Sunday, January 17, 2010

Some Sort of Magic

“Beth? Maybe you should come sit over here.”

She shot a glance over her shoulder, where Jack was pointing to the chair. She opened her mouth to say something, and the words died as she caught sight of the glimmering particles dancing in the air in the wake of her hair. She sucked in a deep breath, turned, and stalked to the chair, dropping into it in a slouch, arms crossed.

“Did you see—” Catty said, pointing.

Patty ignored her, glancing from Beth over to Jack, then back to the girl. “Don’t just let him boss you around like that! We’re not through here yet!”

Gold flashed in Beth’s eyes, but Jack leaned over and put a hand on her shoulder when she tried to get up.

“I think you two are more than finished,” Jack said. “Unless you want to see just what Beth will do, and — trust me — you don’t.

“The rules say two at a time during visiting hours, so one of you has to go.”

Patty gaped, blinking behind gold rims.

Catty took her sister’s arm. “Maybe you should go get a cocoa at the cafeteria.”

“She... she threatened me! I’d say she got matched with the perfect lab partner this time around.”


Jack leaned hard, gritting his teeth as the pain flared again in his neck. Beth trembled, ready to leap just like the springs they’d experimented with at the beginning of the year in science class. Sparks of gold drifted from the tips of Beth’s hair, falling the short distance to the back of Jack’s hand. They weren’t hot, as much as they resembled embers.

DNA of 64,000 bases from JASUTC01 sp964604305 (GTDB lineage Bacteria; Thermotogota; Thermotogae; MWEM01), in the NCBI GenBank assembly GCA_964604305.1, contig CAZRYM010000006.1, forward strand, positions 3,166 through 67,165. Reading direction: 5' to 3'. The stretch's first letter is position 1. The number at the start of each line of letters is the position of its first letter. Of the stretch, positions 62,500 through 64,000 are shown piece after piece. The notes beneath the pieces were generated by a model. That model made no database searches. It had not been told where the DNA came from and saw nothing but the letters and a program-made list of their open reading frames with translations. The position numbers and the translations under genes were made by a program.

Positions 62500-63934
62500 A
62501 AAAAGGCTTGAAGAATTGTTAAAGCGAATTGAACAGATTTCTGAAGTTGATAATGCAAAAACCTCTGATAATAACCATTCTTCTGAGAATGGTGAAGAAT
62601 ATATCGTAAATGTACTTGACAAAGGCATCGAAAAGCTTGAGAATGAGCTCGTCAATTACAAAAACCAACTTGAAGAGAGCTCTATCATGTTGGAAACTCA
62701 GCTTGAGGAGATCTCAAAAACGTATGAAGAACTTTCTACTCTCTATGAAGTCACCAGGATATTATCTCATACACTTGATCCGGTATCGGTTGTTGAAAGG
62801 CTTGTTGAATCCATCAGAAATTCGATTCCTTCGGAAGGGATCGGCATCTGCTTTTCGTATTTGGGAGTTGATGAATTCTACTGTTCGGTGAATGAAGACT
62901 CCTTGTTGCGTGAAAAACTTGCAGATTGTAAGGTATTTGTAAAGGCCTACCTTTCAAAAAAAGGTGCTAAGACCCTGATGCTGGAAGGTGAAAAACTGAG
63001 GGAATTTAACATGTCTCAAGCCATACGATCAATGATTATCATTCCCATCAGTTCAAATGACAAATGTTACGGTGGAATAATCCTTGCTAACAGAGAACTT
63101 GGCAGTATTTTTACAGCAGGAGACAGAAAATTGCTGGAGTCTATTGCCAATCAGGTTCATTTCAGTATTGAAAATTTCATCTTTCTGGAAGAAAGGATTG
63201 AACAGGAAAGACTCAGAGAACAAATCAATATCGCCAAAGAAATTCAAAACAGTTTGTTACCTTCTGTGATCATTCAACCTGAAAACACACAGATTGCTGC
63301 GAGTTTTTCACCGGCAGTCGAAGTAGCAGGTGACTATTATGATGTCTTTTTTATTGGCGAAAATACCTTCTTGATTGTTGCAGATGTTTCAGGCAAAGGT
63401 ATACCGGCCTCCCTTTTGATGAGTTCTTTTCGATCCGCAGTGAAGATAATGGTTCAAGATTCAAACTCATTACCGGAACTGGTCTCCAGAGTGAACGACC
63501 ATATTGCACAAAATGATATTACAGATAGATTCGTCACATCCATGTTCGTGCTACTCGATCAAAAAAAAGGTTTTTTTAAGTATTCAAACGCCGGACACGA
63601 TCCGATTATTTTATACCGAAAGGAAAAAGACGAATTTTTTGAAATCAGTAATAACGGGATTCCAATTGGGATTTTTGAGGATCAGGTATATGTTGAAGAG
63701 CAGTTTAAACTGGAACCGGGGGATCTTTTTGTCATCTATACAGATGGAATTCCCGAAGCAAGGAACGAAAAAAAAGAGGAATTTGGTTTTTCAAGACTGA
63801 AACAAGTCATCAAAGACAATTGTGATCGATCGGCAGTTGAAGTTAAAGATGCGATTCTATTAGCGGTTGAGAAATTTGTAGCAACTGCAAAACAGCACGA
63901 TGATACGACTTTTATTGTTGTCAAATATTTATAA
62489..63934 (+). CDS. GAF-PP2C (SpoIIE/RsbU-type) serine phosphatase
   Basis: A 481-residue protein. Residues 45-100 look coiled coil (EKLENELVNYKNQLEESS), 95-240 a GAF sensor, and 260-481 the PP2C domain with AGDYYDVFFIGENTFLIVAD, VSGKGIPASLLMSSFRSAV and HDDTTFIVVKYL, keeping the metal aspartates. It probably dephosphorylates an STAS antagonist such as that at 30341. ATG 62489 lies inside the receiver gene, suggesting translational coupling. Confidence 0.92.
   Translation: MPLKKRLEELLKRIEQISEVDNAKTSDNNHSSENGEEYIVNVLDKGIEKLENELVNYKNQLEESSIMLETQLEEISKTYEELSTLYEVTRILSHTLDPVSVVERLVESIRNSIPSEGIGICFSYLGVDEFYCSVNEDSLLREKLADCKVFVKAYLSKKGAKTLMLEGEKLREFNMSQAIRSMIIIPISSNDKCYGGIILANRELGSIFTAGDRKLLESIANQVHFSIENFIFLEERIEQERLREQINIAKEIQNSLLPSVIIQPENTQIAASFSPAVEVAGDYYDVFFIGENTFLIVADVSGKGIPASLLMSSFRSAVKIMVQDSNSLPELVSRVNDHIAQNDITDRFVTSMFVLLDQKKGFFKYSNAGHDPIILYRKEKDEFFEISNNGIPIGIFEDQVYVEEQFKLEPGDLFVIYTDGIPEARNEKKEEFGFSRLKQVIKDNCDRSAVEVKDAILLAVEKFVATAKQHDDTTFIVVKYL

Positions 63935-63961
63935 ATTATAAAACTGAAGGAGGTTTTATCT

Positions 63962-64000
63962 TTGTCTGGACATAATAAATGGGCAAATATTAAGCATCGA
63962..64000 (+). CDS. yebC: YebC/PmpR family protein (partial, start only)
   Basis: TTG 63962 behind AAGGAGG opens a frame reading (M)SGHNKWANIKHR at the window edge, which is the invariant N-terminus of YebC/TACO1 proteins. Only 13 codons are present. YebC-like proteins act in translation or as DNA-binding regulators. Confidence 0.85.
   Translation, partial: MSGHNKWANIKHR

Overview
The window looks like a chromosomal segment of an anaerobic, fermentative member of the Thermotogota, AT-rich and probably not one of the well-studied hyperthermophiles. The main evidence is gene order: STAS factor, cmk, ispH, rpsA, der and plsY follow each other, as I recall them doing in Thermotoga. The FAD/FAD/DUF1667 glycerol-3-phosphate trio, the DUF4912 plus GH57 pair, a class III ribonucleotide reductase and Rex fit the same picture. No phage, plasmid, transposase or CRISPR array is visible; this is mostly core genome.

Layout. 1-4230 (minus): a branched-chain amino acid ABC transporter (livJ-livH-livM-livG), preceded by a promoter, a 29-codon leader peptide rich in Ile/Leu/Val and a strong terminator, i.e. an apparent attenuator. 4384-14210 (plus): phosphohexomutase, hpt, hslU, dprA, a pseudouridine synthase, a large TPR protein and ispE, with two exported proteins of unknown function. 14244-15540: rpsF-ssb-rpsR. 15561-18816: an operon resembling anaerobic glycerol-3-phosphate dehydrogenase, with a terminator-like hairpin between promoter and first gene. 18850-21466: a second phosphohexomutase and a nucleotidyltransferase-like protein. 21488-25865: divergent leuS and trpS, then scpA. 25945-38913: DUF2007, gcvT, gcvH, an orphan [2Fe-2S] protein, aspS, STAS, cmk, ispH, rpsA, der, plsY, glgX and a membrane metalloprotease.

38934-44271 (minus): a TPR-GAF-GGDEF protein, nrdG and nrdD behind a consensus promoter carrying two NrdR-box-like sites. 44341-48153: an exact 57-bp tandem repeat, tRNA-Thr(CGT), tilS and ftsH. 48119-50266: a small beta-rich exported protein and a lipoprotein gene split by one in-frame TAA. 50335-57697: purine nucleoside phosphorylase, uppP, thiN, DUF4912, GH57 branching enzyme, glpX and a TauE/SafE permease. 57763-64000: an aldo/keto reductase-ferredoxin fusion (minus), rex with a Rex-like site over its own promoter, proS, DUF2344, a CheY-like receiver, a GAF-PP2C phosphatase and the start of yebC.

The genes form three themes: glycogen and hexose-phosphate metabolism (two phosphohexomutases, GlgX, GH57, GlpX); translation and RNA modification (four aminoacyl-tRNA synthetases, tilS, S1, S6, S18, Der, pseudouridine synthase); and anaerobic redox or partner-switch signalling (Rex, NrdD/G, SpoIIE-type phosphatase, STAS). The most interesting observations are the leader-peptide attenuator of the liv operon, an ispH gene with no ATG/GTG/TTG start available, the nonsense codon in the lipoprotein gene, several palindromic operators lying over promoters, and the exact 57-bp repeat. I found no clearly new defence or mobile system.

He squeezed her shoulder, just a bit, and only then noticed how much warmer her skin had grown. He could feel the heat coming through the flannel of her nightgown.

“Don’t make me empty the pitcher over your head,” he hissed, and Beth gave a twitch under his grip, tearing her eyes away from Patty and glancing up at Jack. Her own eyes widened, as she saw the points of gold reflected in his. She took a deep breath, and began counting, slowly, reciting what Jack recognized as Egyptian numbers.

“I knew it! Catty, she’s a witch, she’s going to curse us!”

Jack looked over at the twins, and laughed. “She’s not—”

“That’s why you always take her side, isn’t it? She’s put some kind of… of spell on you, hasn’t she?”

Jack laughed again. “Spell? Yeah, it’s called ‘friendship.’”

“I’m serious, Jack! Just… look, what’s that? Where did that come from?” She jabbed a finger up, and Jack saw she’d noticed his dreamcatcher.

“Oh, this? She made this for me for Christmas.” He reached up to untwist one of the braids.

“Don’t touch it!” Patty hissed. “That’s... that’s some sort of magic circle!”

“Patty, I’m pretty sure that’s a—”

But Patty jerked her arm from her sister’s grasp, and reached for the woven hoop.

Jack reached towards the girl’s wrist, but Beth put a hand on his arm. “No, go on, Jack. Let her try to take it.” Not a trace of anger in her voice, it was all warmth and honey.

Patty froze, her fingers inches from the lowest of the feathers.

“If I was a witch, like she says, does she really think I’d leave something like this unguarded, for just anybody to come and take?” Honey lathered over iron, maybe.

“I wasn’t going to—” Patty squeaked.